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As you can see in the changelog for the Linux kernel, there are update messages like "Bump ABI - Maverick ABI 28".

According to the Ubuntu Wiki, ABI is something like a bridge between the kernel space and the other modules (my interpretation).

Does such an update adds extra features and / or bugfixes? Should I upgrade my kernel to the next version?

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3 Answers 3

up vote 9 down vote accepted

NB: I'm no kernel expert - so this is based on collected knowledge and experience.

An ABI "bump" should not bring new features, even though it may "fix" bugs in some modules/applications that are looking for a higher version of the ABI. You should still install these updates, since generally keeping all components in sync will ensure stability and security.

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First off, you are not looking at the changelog for the linux kernel. You are looking at the meta package, which is a package that depends on the latest kernel. You probably want something like: http://changelogs.ubuntu.com/changelogs/pool/main/l/linux-image-2.6.35-28-generic/linux-image-2.6.35-28-generic_2.6.35-28.50/changelog

The purpose of this meta-package is to transition the user through these ABI bumps.

I hold the same view as you on the ABI and the kernel. Practically speaking, an ABI bump means that all the modules need to be rebuilt against the updated kernel.

My understanding is also in line with Roland, in that an ABI bump does not mean new features, just critical fixes and security updates.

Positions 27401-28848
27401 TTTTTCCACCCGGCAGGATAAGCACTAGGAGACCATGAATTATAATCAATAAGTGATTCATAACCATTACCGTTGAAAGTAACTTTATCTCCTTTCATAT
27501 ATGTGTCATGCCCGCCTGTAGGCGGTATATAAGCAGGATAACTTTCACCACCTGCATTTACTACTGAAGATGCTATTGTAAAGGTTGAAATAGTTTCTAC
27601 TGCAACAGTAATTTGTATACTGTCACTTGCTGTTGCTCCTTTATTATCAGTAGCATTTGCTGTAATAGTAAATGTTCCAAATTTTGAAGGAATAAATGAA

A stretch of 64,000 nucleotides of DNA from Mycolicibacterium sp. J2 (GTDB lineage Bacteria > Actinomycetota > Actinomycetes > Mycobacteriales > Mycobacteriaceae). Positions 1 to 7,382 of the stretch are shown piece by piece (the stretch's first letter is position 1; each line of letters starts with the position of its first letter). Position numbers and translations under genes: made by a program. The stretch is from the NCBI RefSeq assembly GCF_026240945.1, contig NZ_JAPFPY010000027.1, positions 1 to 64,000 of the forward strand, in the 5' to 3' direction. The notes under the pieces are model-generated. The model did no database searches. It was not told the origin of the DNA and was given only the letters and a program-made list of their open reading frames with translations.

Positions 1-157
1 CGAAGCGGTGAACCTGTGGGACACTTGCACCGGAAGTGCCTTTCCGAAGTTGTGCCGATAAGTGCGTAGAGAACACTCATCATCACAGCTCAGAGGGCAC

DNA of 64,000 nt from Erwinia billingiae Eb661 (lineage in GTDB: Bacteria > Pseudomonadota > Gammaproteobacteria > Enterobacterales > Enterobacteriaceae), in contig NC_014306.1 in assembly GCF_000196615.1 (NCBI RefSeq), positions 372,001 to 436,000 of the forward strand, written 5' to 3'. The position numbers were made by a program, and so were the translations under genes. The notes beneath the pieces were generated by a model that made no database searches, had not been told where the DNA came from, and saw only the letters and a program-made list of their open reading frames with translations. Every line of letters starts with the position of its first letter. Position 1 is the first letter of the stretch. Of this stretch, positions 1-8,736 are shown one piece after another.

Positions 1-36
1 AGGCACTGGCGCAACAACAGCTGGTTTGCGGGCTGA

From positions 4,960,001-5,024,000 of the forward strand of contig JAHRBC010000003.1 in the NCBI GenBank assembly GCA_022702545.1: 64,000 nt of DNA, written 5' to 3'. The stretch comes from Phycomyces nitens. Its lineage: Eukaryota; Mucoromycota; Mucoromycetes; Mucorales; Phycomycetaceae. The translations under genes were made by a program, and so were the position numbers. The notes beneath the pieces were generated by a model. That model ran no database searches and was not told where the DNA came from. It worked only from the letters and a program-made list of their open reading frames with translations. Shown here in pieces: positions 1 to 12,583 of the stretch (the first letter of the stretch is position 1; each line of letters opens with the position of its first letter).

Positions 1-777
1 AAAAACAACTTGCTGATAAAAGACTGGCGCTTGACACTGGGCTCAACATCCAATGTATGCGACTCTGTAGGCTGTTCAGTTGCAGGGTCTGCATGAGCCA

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Thanks for pointing out that it's just a meta-package. I've forgotten about that. aptitude changelog linux-image-2.6.35-28-generic displays a list of changes. I'm not sure why the meta-package does not contains the updates of the linux-{image,headers}-*-generic packages; maybe because there are also linux-{image,headers}-*-server packages? –  Lekensteyn Mar 21 '11 at 17:14

The ABI is the Application Binary Interface, (not to be confused with the API, the Application Programming Interface). The ABI defines the sizes, the signs and the orders of the numbers that the application is using.

To be clear, here is an example: I want to encode the age of a building, expressed in years. To do so, I can use a C unsigned char, which is a type which size is 1 byte, and that can encode values from 0 to 255. Now suppose that I discover that 255 is a too low limit because there are buildings which where built more than 255 years ago. I can then use a C unsigned int, which is 4-bytes long and can encode values from 0 to 65535.

Changing the type from char to int, I haven't changed the semantic meaning of the field (it was an age expressed in years and it still is), however I have changed its size. Every software that interacts with my application won't need to be changed, however it will speak a different "language".

Therefore, when a kernel changes its ABI, it means that it has changed the language it speaks, but no functionalities have been added, removed or modified. All third party modules that have to interact with the kernel need to be recompiled in order to speak this new language, but they do not need to be changed in any way in order to work correctly.

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